Tons of trash going to landfills due to Hampden waste facility delay
Bangor Daily News - Thursday, April 5, 2018 

The solid waste processing and recycling facility that was slated to open April 1 in Hampden could take months longer to be operational, meaning that trash from 115 municipalities will meanwhile be dumped in landfills. Construction of the $69 million Fiberight facility off Coldbrook Road has taken longer to finish because of winter storms, Maryland-based Fiberight CEO Craig Stuart-Paul said Thursday.
Maine solar advocates powerless again as House upholds LePage’s veto by 3 votes
Portland Press Herald - Thursday, April 5, 2018 

The Maine House upheld Gov. Paul LePage’s veto of a bill on solar energy, potentially marking the third straight year of defeat for solar advocates in the Legislature. In what appears to be an annual tradition at the State House, a bill to change Maine’s solar energy policies passed both legislative chambers by healthy margins only to lose votes in the House when LePage remanded it back to the Legislature. In the most recent example, supporters fell three votes short of overriding LePage’s veto of a bill that would have prohibited utilities from requiring that solar energy users install a second meter to monitor their electricity generation.
Maine AG joins coalition suing Trump EPA for failing to control methane pollution
Maine Government News - Thursday, April 5, 2018 

Attorney General Janet Mills today joined a coalition of 15 Attorneys General and the City of Chicago in suing the Trump administration for ignoring its legal duty to control emissions of methane – an extremely potent greenhouse gas – from existing oil and gas operations. Specifically, the suit charges that Environmental Protection Agency (EPA) Administrator Scott Pruitt has violated the federal Clean Air Act by “unreasonably delaying” its obligation under the Act to control methane emissions from these operations.
St. George voters consider $2.6 million Port Clyde waterfront project
Mainebiz - Thursday, April 5, 2018 

On May 14, residents of St. George will be asked to vote on a $2.64 million rehabilitation and development project at the former St. George Marine property at 10 Cold Storage Road, in Port Clyde.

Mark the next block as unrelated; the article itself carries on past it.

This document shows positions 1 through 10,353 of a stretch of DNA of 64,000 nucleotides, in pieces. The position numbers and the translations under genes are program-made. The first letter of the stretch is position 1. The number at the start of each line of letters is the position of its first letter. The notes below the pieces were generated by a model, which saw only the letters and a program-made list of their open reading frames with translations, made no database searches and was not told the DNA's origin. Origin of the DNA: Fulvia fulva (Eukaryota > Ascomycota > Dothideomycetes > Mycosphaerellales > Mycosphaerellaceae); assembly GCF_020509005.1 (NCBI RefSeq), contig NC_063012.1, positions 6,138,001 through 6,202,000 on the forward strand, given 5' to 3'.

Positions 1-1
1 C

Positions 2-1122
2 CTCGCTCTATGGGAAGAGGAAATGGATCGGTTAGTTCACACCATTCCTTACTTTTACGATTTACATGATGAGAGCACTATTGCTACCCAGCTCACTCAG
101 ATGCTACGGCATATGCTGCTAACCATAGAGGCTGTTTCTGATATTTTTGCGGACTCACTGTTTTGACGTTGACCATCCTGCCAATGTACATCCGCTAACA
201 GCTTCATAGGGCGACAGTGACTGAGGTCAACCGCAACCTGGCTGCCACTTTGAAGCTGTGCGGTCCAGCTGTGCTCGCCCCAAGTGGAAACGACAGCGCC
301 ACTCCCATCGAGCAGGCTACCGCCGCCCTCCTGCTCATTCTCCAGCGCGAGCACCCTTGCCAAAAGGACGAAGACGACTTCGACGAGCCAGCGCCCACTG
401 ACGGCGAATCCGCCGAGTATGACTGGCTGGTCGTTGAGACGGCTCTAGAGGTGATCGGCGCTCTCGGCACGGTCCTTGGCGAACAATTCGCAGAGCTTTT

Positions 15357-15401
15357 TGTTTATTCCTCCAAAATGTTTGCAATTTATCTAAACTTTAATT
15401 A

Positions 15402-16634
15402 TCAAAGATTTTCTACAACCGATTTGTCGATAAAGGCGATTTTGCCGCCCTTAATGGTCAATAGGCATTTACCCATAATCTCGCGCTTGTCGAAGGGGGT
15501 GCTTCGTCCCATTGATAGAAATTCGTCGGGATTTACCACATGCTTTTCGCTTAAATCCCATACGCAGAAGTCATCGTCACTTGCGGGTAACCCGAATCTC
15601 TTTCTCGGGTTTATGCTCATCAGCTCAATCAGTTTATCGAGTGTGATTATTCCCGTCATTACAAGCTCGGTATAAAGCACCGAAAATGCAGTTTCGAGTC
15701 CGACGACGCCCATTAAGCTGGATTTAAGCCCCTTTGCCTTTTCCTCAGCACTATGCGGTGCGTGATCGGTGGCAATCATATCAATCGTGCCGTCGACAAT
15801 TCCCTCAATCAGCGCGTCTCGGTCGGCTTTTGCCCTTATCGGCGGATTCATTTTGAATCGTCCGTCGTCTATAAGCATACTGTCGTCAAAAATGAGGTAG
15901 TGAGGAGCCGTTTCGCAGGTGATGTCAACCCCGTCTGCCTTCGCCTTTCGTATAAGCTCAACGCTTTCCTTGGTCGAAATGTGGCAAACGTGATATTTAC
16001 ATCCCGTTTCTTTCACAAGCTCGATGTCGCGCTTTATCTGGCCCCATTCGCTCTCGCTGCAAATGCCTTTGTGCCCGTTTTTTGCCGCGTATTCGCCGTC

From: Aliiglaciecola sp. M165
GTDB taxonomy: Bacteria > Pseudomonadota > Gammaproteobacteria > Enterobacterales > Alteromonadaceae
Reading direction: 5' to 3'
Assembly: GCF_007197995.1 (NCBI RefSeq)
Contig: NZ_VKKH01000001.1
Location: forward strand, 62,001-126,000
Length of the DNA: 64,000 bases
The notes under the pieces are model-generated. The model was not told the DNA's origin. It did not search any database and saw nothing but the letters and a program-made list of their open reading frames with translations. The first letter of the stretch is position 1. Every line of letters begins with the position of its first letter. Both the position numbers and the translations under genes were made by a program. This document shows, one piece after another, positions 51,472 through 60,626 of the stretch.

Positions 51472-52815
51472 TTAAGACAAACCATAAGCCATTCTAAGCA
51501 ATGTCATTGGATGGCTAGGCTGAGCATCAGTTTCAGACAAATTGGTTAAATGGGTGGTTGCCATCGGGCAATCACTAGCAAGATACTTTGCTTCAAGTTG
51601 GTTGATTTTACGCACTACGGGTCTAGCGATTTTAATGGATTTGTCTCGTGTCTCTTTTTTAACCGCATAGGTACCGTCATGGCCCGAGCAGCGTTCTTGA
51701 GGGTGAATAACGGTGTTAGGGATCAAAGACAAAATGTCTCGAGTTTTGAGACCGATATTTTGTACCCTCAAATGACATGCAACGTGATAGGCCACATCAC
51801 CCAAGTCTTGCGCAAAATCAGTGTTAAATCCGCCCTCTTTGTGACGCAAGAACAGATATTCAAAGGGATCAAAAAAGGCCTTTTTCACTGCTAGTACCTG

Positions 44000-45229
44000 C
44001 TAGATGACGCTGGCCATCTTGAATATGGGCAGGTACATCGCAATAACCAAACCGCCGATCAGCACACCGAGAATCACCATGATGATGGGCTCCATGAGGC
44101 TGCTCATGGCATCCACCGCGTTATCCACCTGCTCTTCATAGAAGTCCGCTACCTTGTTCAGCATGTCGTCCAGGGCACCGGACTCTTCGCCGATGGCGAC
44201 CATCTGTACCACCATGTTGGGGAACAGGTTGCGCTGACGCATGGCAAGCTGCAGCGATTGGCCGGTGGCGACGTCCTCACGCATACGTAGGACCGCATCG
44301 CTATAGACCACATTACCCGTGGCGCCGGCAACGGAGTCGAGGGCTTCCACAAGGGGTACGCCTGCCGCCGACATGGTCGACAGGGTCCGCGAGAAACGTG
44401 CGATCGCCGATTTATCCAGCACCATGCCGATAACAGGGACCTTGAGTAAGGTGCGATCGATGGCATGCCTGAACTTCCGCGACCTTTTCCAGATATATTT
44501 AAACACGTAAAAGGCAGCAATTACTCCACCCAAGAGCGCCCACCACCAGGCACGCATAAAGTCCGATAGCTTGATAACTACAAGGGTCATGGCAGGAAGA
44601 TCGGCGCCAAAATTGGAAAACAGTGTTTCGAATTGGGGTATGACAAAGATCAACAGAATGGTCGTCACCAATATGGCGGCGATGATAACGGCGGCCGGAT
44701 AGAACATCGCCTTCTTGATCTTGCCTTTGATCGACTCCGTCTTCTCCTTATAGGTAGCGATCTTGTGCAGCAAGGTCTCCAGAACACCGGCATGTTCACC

The first phase of the project was completed in 2015 when the town purchased the property which adjoins the existing town landing. The second phase has been to develop a construction plan to repair, improve and expand the property into a facility that has adequate infrastructure to adapt and support a wide range of future commercial and recreational activities.
Madawaska paper company acquires Arkansas mill as part of buying spree
Bangor Daily News - Thursday, April 5, 2018 

Twin Rivers Paper Co., a specialty paper company based in Madawaska, said Wednesday it will buy an Arkansas paper mill that makes unbleached kraft papers. The move comes after the company bought four mills, three in New York and one in Mississippi, in December 2016. Twin Rivers CEO Bob Snyder said the acquisitions are part of the paper company’s strategy to reinvent its product mix, stay profitable and keep jobs, notably in Maine, where six other paper mills went under in recent years.
Business Implications of Water Conservation Efforts: Q&A with Tom’s of Maine
Other - Thursday, April 5, 2018 

environmental Leader - Earlier this week, we published an article about Tom’s of Maine’s million-dollar spend on national water conservation projects. We touched base with the company’s senior shopper Andy Brown to talk about the business implications of the initiative.
Hancock County residents protest Brookfield’s dam operations
Mainebiz - Thursday, April 5, 2018 

Brookfield Renewable Energy Group's operation of the Union River Dam is drawing fire from Ellsworth residents and conservationists. Residents and conservation groups said dropped water levels in lakes along the river are affecting native fish. Brookfield is in the process of renewing its license with the Federal Energy Regulatory Commission to operate its power plant for another 30 years.
Amid Uncertainty, Acadia National Park Prepares For New Season
Bangor Daily News - Thursday, April 5, 2018 

Acadia National Park is preparing for what could be one of its biggest seasons with the opening of its main Loop Road on April 15. Workers will be preparing the road, Hulls Cove Visitor Center, Echo Lake Beach Road and Thompson Island Picnic Area for their tentative April 15 openings while the Sand Beach Entrance Station opens May 1. This could be a critical year for the park, which attracted a record 3,509,271 visitations in 2017. Park officials are due to unveil a new traffic plan in early May as the town of Bar Harbor proceeds with plans to better control its tourism impacts.
Opinion: Tariffs on newsprint from Canada put U.S. newspapers in jeopardy